Since its founding as a trading port nearly two centuries ago, Hong Kong has been a magnet for entrepreneurs from as near as Guangzhou to as far as South America, and everywhere in between.
Writer Mark O’Neill has reported on Hong Kong and Mainland China for many years and recently completed a book Why Foreigners Like Hong Kong, comprising biopics on 24 expatriates who made the city their home. At a seminar during the recent HKTDC Hong Kong Book Fair, Mr O’Neill he asked three of them on their time in the city, what drew them here and why they are staying.
Hong Kong born
Entrepreneur George Cautherley was born in Hong Kong during the Japanese occupation, but grew up in the United Kingdom.
“There are three main reasons why foreigners come to Hong Kong for life,” he told the seminar. “Firstly, to set up their own businesses. Hong Kong is the world's entrepreneurial centre.”
Mr Cautherley’s core business had been pharmaceutical distribution, but also plastics and biotechnology firms. “You can do anything you want here.”
The other reason for staying long-term was marrying a local person. Finally, there were the returnees – he himself came back because his uncle invited him to join a business. His uncle had been born in Shanghai and moved to Hong Kong in 1949 to work for his father-in-law.
Mr Cautherley said he had tried several possible careers, including accounting and advertising, but when his uncle invited him over, instinct drew him and he arrived in Kai Tak, then went over to Hong Kong Island on the Star Ferry. “I felt that I was back home.”
Jacky Chan appeal
Investment banker Innocent Mutanga arrived from Zimbabwe as a teenage refugee. He had not planned his destination, but went to the airport in Harare and scanned possible refuges. He chose Hong Kong because it was one of few places he could enter visa-free, but the deciding factor was Jacky Chan. Mr Mutanga had watched many Jacky Chan movies, which had given him all the information he had on Hong Kong.
“When I arrived, immigration asked where I would stay? I did not know any places, but most Chan movies were police based, so I knew about Yau Mau Tei Police Station, and said Yau Ma Tei Hotel. The officer helped by suggesting Chungking Mansion.”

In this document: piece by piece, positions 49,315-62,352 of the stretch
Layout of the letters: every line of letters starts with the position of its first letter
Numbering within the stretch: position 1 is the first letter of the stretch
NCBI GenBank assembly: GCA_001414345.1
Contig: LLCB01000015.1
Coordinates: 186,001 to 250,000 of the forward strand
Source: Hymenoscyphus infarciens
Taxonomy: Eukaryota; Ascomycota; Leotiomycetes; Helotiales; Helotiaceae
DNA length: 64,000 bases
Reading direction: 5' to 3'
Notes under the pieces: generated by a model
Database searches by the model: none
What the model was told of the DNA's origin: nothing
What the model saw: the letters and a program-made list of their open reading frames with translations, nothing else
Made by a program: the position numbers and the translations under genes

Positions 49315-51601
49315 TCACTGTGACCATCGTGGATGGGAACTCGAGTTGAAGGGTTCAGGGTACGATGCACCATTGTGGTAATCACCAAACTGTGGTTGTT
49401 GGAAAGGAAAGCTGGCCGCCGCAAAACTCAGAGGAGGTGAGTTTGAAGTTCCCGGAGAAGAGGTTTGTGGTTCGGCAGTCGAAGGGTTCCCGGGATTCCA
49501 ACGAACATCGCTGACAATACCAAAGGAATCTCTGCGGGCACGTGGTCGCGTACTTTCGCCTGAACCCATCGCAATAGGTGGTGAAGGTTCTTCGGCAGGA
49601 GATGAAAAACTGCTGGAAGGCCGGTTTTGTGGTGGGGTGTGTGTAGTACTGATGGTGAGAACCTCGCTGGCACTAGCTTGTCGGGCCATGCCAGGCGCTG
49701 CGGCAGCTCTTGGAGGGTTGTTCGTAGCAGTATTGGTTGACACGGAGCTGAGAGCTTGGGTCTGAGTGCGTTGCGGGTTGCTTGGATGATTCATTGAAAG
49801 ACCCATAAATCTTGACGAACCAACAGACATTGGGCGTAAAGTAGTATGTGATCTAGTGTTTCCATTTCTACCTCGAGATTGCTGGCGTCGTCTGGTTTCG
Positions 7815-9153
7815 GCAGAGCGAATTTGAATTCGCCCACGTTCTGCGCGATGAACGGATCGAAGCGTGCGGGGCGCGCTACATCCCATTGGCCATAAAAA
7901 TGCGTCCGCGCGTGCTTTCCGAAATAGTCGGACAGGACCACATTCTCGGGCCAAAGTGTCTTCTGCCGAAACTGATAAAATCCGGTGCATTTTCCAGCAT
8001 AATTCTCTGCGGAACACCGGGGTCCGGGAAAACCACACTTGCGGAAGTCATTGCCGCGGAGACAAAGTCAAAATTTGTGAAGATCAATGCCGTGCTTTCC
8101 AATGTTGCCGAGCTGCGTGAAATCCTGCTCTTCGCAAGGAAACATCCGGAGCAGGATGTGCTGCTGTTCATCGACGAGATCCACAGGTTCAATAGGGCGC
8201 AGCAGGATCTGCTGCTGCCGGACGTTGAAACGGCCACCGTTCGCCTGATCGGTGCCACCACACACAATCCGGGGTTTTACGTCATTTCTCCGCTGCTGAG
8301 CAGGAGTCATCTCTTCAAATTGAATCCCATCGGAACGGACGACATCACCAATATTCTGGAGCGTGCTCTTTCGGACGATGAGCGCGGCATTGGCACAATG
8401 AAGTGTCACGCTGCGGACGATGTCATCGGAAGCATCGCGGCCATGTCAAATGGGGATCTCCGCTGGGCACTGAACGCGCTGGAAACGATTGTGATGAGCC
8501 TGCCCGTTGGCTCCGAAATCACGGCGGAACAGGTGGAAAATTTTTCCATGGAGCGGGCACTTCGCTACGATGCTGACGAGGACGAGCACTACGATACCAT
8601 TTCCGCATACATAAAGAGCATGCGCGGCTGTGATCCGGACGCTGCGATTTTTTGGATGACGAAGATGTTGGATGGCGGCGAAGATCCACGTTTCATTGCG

Mr Mutanga said he had set about learning the culture and language. He was the first refugee to be admitted to university in Hong Kong and managed to obtain a student visa.
Noting difficulties Africans had in adapting to Hong Kong and how little the city’s residents knew about the continent, he started the Africa Centre, which helps arrivals adapt and supplies information by arranging events, such as presentations at schools.
Art plays its part
Media professional Julian Gaertner said he was ambivalent, when he arrived in busy Hong Kong from his native Germany, but he was interested in Chinese culture, which is firmly established in Hong Kong and gives city important role in world.
“I found Hong Kong was a place, where I could reinvent himself and spent 12 years in Hong Kong, where he had worked in the film industry as an artist. He had wanted to contribute to cultural understanding and studied at the University of Hong Kong, where his room-mate helped him become very familiar with environment.
Mr Gaertner said Hong Kong needed to be awake to the advantage that the “shared citizenship” offered – two worlds and two languages together. The contrast between English with roman characters and Chinese language with characters helped drive divergent thinking and problem-solving.
As is often said, Hong Kong is where East meets West.